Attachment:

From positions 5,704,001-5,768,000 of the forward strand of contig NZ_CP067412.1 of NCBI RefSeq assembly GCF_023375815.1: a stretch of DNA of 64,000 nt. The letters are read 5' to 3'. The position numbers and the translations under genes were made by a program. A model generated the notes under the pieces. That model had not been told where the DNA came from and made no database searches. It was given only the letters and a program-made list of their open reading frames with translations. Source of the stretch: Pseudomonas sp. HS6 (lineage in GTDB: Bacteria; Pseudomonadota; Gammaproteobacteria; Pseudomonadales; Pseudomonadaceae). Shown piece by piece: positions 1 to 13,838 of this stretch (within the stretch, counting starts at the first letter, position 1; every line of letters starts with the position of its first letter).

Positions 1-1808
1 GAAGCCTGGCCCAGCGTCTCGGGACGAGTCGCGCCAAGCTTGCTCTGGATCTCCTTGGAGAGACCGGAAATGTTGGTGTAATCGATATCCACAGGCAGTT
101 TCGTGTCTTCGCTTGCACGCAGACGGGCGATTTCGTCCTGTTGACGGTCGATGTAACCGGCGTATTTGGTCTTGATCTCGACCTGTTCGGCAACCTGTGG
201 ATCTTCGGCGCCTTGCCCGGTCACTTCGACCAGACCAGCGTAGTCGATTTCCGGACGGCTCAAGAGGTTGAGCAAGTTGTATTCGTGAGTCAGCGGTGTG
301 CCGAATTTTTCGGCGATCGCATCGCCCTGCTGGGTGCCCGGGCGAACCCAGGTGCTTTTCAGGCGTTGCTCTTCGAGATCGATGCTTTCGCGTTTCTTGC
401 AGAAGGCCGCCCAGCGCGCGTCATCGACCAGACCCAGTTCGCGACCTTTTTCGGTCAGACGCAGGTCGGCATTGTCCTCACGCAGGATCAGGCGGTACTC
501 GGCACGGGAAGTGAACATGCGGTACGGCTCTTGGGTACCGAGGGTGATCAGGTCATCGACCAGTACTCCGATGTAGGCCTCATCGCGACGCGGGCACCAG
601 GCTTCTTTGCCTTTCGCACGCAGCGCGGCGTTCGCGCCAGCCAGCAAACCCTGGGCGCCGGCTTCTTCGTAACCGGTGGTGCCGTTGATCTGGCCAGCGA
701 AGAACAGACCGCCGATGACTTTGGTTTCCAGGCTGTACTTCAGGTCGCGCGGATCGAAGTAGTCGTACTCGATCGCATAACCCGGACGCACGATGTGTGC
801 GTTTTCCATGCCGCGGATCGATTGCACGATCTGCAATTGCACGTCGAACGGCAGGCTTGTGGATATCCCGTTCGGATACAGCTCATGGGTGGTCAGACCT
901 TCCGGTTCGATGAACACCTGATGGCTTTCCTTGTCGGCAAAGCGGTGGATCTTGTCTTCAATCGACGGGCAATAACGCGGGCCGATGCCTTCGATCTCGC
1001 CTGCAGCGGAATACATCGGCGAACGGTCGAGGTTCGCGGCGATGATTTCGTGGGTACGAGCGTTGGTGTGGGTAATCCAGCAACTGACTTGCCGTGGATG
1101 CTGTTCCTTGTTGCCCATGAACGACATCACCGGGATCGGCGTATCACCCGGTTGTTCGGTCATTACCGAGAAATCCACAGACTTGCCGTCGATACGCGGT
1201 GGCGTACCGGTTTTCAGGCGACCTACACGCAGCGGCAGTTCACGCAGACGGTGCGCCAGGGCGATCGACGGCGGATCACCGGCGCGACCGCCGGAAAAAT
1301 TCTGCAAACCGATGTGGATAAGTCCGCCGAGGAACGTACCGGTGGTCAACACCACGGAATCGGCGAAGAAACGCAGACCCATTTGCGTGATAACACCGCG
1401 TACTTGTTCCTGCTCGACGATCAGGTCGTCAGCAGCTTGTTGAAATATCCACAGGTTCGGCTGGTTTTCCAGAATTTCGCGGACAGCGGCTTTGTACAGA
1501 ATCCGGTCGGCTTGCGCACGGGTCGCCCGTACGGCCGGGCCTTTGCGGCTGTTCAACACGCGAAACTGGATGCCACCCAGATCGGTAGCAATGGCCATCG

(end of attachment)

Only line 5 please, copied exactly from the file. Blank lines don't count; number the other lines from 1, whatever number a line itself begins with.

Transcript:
201 ATCTTCGGCGCCTTGCCCGGTCACTTCGACCAGACCAGCGTAGTCGATTTCCGGACGGCTCAAGAGGTTGAGCAAGTTGTATTCGTGAGTCAGCGGTGTG